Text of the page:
The number cards also feature custom pips and a very elegant design with oval borders that accentuates a long and slender feel, while the indices are deliberately small to emphasize something that is delicate. The Jokers represent two stock characters used in late 19th century Commedia dell’arte (“theatre of the professional”) in Paris: the clowns Pierrot and Harlequin. They add an element of playfulness and vibrance, and help bring the time period to life.
● Nouveau Bourgogne
The companion deck to the first Nouveau deck is the Nouveau Bourgogne deck. The obvious difference immediately evident in this companion deck is a changed colour scheme, with a rich burgundy colour now dominating instead of the green, and a more luxurious look courtesy of the addition of gold foil.
The lavish gold foil on the tuck box complements the deep red colour beautifully, and is a striking addition which serves to enhance its beauty even further.
The same heroes and heroines are featured on the court cards, albeit in a different colour scheme.
But there are some more subtle changes as well that the attentive observer will notice. The tiled look that serves as background to the court cards in the Bourgogne deck also has changed. It now has a look that reminds one of stained glass or a mosaic.
The style of the pips is also more elaborate and ornate in this version. This is especially evident in the number cards, which have dispensed with the oval background, but have pips with a very exquisite tiled design.
To me, this deck feels even more rich than its predecessor. With a classic look and a fresh design, you will fall in love with the Nouveau Bourgogne deck the moment you start taking the ornately decorated cards from the lavish tuck box.
● Nouveau Bijoux
The next decks in the series all have a jewelry inspired design, with the Nouveau Bijoux deck and Nouveau Perle deck having a matching design in different colours. These decks continue the main ideas of the original Nouveau design, but takes the original concept in a somewhat new direction, with the design now inspired by Art Nouveau jewelry.
The Nouveau Bijoux deck is the main deck, and green and yellow are the dominant colours on the ornately decorated tuck box. As with all the decks, the exquisite looking tuck box is finished with an attractive custom seal.
With very pleasing aesthetics, the Bijoux deck stands on its own as an independent creation, apart from the other Nouveau decks that have preceded it, courtesy of the additional ornamentation that is produced by the art nouveau jewelry behind the design.
The colour scheme is reminiscent of the original Nouveau deck, but the elaborate design on both the card backs and the Aces is entirely different and original.
Once again the court cards reflect the same historical and mythological characters depicted in the original Nouveau deck. But in the Bijoux deck, these characters have been given a white look that makes them look like actual sculptures.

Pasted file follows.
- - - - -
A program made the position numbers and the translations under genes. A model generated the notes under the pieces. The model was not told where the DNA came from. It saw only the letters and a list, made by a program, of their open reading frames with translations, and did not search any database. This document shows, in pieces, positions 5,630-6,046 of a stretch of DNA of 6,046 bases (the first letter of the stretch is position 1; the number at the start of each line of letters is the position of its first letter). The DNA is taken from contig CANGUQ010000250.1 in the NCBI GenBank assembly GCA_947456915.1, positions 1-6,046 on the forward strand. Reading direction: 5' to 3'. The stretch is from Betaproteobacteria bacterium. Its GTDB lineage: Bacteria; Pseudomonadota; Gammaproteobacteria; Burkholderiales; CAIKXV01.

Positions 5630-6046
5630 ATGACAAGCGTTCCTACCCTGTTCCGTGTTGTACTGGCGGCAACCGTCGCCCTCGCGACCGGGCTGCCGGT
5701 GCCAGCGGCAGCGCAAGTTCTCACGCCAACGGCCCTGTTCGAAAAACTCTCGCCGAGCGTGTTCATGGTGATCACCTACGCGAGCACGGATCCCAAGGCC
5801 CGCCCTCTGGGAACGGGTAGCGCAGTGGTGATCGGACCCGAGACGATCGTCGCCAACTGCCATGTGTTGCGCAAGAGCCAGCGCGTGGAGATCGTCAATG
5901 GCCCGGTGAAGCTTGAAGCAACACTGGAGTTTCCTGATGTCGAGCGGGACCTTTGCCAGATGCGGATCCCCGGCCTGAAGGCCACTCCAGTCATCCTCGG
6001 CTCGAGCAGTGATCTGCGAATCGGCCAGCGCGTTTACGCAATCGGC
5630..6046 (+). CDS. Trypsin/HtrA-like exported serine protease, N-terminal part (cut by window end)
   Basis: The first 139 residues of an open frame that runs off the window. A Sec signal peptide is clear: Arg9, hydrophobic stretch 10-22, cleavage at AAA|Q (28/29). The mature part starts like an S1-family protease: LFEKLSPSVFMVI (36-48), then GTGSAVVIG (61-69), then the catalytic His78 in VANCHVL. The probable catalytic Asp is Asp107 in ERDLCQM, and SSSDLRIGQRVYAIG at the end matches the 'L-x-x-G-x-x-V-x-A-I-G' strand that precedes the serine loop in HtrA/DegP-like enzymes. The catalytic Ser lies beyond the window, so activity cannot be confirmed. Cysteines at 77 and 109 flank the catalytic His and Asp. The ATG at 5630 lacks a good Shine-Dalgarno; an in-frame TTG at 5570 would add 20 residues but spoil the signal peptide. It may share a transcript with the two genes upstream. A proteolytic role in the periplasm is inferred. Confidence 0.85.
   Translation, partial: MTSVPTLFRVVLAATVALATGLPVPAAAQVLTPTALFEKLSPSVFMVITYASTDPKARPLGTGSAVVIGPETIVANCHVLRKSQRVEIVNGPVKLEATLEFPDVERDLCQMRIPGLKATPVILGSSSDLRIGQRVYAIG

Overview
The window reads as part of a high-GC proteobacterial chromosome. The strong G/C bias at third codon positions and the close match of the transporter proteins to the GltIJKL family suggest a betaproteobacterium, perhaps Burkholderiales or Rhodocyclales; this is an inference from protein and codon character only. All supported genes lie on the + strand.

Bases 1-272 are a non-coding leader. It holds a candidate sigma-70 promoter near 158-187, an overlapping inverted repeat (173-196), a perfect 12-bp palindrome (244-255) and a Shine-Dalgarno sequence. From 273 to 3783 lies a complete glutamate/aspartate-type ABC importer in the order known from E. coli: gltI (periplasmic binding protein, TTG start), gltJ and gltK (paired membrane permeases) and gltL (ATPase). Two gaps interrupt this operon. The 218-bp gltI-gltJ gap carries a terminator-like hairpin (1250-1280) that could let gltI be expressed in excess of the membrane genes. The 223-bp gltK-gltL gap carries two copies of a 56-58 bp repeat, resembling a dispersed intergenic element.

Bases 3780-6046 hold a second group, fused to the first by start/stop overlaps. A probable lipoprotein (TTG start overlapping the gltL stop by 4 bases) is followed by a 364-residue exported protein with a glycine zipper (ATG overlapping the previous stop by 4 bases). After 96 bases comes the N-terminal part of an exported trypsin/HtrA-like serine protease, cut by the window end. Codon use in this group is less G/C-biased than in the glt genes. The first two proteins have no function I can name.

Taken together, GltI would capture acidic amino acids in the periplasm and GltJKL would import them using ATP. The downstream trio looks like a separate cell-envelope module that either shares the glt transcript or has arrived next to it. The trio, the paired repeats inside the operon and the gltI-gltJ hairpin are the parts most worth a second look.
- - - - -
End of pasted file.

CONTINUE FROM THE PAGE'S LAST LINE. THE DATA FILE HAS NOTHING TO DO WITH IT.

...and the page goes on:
Also the background is no longer a tiled mosaic. Instead there is a lattice in a gold colour, with a colour scheme and style that matches the elaborate pips.
The pips have an extra degree of ornamentation and sophistication, and have been given a jewelled look in keeping with the theme, to make them look like jewels delicately set in gold by a master craftsman. The Jokers are also quite different than those in the previous two Nouveau decks.
The two main colours in this deck are a turquoise green and a burgundy red, which is somewhat reminiscent of the original Nouveau deck, but produces an entirely different look here due to the different design.
● Nouveau Perle
The Nouveau Perle deck is very obviously indebted to its Bijoux sibling for its good looks.
The graphic design and artwork is very similar, but a different colour scheme produces a whole new look.
The Nouveau and Bourgogne pair were effectively differently coloured twins. In contrast the Bijoux and Perle pairing does more than merely change the colours of the objects on the cards, and instead also alters the colour of the background.
The use of a deep ocean blue as the background colour for the card faces and backs results in a whole new look. One of the results is that it emphasizes the white sculptured look of the court cards even more, and I love the “statued” look this produces.
The 19th century Art Nouveau style is often described as being dominated by intricate linear designs and flowing curves based on natural forms, and the colour scheme used in this deck seems to lend itself particularly well to this.
By having a somewhat minimalist colour palette, the details feel even more stark, sophisticated and stylish. The number cards have the same ornately decorated pips as the previous deck, but on a different coloured canvas the result looks quite different.
Of the entire series, the colour choices make this deck feel the most unique. It produces a cold, delicate, and thoroughly beautiful look, and the effect is an artistic impression that brings to mind white sculptures and frosted ornamental glass.
Credit: Designer Spotlight: Karin Yan